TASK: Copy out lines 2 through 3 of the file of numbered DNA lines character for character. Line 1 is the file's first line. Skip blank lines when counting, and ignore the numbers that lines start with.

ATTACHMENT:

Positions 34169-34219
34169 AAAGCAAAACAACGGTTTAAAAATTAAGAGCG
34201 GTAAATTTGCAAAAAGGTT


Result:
34169 AAAGCAAAACAACGGTTTAAAAATTAAGAGCG
34201 GTAAATTTGCAAAAAGGTT